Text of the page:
Former Air Force officer Lyn Yucuis (’81 ) casts a new role at Walt Disney World
Lyn Yucuis has had two main employers throughout her career: first the U.S. Air Force for 12 years, then Walt Disney World. At first glance these two organizations seem culturally at odds. Regimented order vs. Magic. Rank vs. ‘Role’ (employees at Disney ‘audition’ for ‘roles’ and once selected are part of a ‘cast’). Look again and you find commonality. Behind the scenes, both are deeply concerned with security. On the grounds, there are countless jobs that need to get done.
Yucuis (’81, Physics), Walt Disney World Security Operations Manager, is charged with “protecting the Magic” for the property – four theme parks, two water parks, Downtown Disney entertainment complex, and over 28,000 resort rooms in 27 themed resorts.
“I develop the security cast and provide guidance and leadership in response to the situations we encounter,” Yucuis says. She partners with multiple entities, from law enforcement and emergency services to resort and park operations, transportation, and media relations. “Probably the most demanding aspect of the job is dealing with guests that may not be having such a magical time.”
Yucuis joined Walt Disney World in 1994. She and her husband, Bill, had just moved to Orlando after he retired and she stepped down from the Air Force. Once in Florida, Bill started a second career as a public school teacher. Lyn started in food and beverage at the Magic Kingdom park, a job that she says she expected to last no more than six months.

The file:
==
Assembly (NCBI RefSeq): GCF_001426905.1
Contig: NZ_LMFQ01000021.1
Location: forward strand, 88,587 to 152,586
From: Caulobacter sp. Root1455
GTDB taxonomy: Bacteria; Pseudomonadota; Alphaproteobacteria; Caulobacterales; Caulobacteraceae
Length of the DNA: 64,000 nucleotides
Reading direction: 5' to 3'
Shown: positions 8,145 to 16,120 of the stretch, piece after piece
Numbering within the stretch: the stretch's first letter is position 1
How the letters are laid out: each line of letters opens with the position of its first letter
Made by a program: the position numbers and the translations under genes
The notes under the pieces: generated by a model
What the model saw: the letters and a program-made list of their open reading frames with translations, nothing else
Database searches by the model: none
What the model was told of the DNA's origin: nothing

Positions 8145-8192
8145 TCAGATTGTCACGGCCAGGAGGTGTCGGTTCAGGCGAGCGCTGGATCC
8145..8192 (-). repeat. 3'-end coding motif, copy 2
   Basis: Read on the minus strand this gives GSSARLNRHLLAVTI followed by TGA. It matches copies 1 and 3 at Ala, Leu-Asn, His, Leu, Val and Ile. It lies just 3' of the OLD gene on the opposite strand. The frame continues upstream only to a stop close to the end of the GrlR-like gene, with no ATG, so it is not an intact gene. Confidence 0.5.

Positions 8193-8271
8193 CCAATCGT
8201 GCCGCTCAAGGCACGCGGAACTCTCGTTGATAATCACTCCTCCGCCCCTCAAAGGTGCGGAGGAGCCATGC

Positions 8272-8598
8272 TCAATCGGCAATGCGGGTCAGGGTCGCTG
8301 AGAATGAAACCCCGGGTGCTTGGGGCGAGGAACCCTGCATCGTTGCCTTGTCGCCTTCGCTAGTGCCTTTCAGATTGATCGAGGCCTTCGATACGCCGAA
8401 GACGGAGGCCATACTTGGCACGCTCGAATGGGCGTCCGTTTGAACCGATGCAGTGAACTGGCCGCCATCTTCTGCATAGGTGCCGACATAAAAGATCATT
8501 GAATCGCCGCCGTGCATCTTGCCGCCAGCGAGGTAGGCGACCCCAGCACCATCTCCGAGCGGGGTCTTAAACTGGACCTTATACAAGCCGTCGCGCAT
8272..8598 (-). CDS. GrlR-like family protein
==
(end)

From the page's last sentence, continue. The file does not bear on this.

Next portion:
Her rise from food and beverage “cast member” to security operations manager has incorporated her physics education from CSU, her fondness for trains – her father worked the railroad, and a belief in duty to one’s country.
Yucuis was selected as first facilitator and trainer for Disney’s Youth Education Series program, “Physics in the Magic Kingdom.” In 1996 she was selected as the first Magic Kingdom Park Main Street operations training coordinator, a role that allowed her to become the first female steam engine train engineer on the Walt Disney World Railroad.
“When I arrived on Main Street, I noticed engineers were all male,” she says. “When I asked about this I was told that engineers had to pass a strength test. I tried the test, passed, and convinced my bosses to let me train as an engineer. I was met with distrust, but after they saw me perform the job better than many of the men, I convinced them to change the rule.”
Developing and coordinating “cast member” training around Walt Disney World became one of Yucuis’ primary responsibilities. She began a graduate program in human resource development, worked in merchandise distribution management, and returned to the Magic Kingdom as a guest service manager. Then came 9/11.
“After the attacks I looked for ways to serve the country,” Yucuis says. She worked full-time for Homeland Security for two years while holding down a part-time management position at Walt Disney World. When she returned to Disney full time, she was offered a role as a Security Operations Manager for the Magic Kingdom. Five years later she moved into resort property security. This July she will retire after nearly 20 years.
After retirement, Yucuis and her husband plan to golf 300 days the first year of retirement. Until then, she’ll keep on protecting the magic.
by Carol Busch (M.A. ’02)